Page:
The general objective of this research is to show that reconstruction loss of deep learning based generative models can be as a measurement to detect non-obvious anomalies in neuroimages. There are specific objectives that have been identified:

  • Design and implement an anomaly detector based on a deep learning-based
    generative model, in which the model is only trained on healthy images with minimum reconstruction error. Then, verify whether if this trained AE will reconstruct unseen AD sMRI images with higher reconstruction error.
  • Improve the anomaly detector so that it is capable of identifying different types of
    anomalies from the major diagnostic stages of Alzheimer’s Disease including normal, early and late stages.
  • Improve the anomaly detector to be able to highlight regions that have higher
    reconstruction error.


  • Chen Zheng
  • Bernhard Pfahringer
  • Michael Mayo

Neural networks for gene expression data analysis

Neural networks are powerful tools widely used for  extracting useful information from complex data. Microarrays are a widely used technology for analyzing genetic diseases by  measuring the level of activity of genes within a given tissue. Microarray datasets typically consist of thousands of gene expressions but only a few hundred samples.  These characteristics pose a challenge to machine learning algorithms and adversely impact their prediction accuracy and running time. This project aims at building neural network  models which are able to efficiently learn representations of gene expression data for classification, clustering, and other statistical analysis.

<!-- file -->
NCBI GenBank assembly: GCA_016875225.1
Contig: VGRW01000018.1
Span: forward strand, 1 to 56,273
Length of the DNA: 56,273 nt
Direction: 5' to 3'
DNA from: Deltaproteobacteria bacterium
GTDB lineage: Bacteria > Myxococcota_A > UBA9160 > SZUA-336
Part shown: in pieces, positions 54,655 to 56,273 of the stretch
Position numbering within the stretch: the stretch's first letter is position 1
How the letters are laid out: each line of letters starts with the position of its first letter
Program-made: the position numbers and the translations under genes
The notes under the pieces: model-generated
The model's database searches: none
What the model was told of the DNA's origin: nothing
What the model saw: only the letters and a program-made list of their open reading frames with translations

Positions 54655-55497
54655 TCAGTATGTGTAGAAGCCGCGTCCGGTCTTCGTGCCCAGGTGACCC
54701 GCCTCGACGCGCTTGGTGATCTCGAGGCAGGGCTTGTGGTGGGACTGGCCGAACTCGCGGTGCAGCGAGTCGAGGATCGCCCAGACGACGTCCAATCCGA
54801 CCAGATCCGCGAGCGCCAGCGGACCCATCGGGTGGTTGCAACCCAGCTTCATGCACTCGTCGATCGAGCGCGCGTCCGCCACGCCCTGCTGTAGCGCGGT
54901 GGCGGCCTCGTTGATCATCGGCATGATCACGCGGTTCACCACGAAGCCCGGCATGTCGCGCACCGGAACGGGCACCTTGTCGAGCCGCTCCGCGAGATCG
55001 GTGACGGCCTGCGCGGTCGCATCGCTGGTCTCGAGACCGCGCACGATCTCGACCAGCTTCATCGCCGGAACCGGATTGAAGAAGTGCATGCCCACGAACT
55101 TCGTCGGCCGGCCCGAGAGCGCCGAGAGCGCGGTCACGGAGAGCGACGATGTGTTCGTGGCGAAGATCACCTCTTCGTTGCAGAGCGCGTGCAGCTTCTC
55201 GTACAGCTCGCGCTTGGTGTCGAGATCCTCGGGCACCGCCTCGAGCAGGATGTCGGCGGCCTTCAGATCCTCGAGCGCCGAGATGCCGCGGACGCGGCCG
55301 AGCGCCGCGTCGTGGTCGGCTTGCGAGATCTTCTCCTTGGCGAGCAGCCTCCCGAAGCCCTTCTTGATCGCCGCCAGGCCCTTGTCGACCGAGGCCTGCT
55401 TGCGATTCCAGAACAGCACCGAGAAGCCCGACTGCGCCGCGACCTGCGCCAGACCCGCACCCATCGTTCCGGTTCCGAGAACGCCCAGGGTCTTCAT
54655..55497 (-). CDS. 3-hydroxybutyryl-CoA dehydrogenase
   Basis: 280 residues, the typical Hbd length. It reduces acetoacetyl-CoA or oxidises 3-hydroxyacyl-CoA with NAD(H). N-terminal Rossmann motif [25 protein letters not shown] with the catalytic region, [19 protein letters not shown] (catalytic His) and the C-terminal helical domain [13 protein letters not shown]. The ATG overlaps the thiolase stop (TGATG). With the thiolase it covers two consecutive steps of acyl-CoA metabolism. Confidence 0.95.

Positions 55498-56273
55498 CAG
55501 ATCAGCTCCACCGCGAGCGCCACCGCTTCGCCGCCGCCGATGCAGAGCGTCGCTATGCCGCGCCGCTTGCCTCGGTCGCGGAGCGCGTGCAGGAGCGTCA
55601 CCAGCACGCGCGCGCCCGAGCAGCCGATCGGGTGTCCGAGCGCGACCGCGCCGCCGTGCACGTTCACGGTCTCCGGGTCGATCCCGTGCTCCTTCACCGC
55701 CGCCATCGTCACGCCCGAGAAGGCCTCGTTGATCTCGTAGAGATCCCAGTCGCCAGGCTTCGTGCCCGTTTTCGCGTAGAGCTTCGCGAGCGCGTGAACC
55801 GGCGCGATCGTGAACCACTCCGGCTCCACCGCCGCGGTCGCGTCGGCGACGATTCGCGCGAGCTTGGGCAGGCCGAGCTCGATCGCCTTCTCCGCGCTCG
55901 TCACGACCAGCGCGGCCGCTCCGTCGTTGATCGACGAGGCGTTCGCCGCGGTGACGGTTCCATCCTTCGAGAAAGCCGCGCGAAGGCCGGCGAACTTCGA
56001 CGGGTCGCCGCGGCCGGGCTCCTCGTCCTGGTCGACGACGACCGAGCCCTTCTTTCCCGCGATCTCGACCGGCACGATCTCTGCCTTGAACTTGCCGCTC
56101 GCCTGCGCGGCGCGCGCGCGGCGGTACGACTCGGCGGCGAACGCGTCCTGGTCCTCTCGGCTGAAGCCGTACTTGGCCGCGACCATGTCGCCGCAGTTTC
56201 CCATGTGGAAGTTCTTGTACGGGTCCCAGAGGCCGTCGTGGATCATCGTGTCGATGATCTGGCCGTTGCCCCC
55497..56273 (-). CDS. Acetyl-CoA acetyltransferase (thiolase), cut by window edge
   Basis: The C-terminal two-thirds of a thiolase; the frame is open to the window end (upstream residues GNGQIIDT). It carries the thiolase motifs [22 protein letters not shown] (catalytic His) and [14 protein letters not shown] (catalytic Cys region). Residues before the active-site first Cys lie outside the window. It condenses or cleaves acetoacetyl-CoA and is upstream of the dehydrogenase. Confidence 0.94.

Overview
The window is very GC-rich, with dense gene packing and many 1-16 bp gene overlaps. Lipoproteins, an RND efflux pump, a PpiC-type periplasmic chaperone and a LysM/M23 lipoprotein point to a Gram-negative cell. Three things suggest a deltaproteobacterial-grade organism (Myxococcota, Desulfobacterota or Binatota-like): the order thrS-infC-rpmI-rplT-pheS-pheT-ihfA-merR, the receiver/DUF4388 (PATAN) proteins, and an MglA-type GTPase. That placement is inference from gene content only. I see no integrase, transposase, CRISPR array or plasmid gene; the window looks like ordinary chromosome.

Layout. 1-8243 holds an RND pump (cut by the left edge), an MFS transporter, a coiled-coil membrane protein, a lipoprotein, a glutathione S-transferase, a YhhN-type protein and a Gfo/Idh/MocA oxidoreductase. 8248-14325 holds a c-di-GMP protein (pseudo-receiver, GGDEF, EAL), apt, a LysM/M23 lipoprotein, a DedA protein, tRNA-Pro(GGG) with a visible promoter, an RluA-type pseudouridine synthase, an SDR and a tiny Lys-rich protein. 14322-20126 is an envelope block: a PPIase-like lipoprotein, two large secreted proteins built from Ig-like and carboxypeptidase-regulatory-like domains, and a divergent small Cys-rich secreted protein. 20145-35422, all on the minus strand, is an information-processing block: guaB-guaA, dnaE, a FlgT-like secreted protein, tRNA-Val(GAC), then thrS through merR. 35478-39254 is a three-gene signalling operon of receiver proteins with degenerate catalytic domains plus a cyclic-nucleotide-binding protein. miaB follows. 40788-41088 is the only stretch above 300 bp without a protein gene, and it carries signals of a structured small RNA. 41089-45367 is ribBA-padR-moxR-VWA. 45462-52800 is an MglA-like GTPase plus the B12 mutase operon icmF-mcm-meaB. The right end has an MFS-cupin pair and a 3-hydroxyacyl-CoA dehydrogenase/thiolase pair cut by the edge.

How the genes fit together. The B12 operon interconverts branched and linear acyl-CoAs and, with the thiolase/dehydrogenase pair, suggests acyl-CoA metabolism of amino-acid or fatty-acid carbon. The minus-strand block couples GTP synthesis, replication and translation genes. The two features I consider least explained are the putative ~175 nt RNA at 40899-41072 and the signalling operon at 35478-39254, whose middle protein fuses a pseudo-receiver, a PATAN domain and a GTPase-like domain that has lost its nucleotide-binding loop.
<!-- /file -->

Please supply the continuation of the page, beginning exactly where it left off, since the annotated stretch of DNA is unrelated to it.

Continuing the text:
This project started with investigating the latest approaches in building predictive models from gene expression data. The study revealed that researchers try to deal with the class imbalance and the class overlap problems  as part of the other problems that gene expression datasets have. This project focuses on developing techniques that particularly suit high dimensional data, more specifically gene expressions, to improve the prediction performance of the models under investigation. The project aims at:

  • Developing techniques that engineers the gene expressions  e.g. solves the class imbalance problem.
  • Developing  supervised/ unsupervised neural network models that are able to learn efficiently and effectively from gene expression data.


  • Michael Mayo
  • Maisa Daoud


  • Maisa Daoud,  Michael Mayo, and Sally Jo Cunningham.  “RBFA: Radial Basis Function Autoencoders”,  IEEE Congress on Evolutionary Computation 2019 (accepted)
  • Maisa Daoud, and Michael Mayo. “A Novel Synthetic Over-Sampling Technique for Imbalanced Classification of Gene Expressions Using Autoencoders and Swarm Optimization.” Australasian Joint Conference on Artificial Intelligence. Springer, Cham, 2018.
  • Maisa Daoud, and Michael Mayo. “A Survey Of Neural Network-based Cancer Prediction Models From Microarray Data.” Artificial Intelligence in Medicine (2019),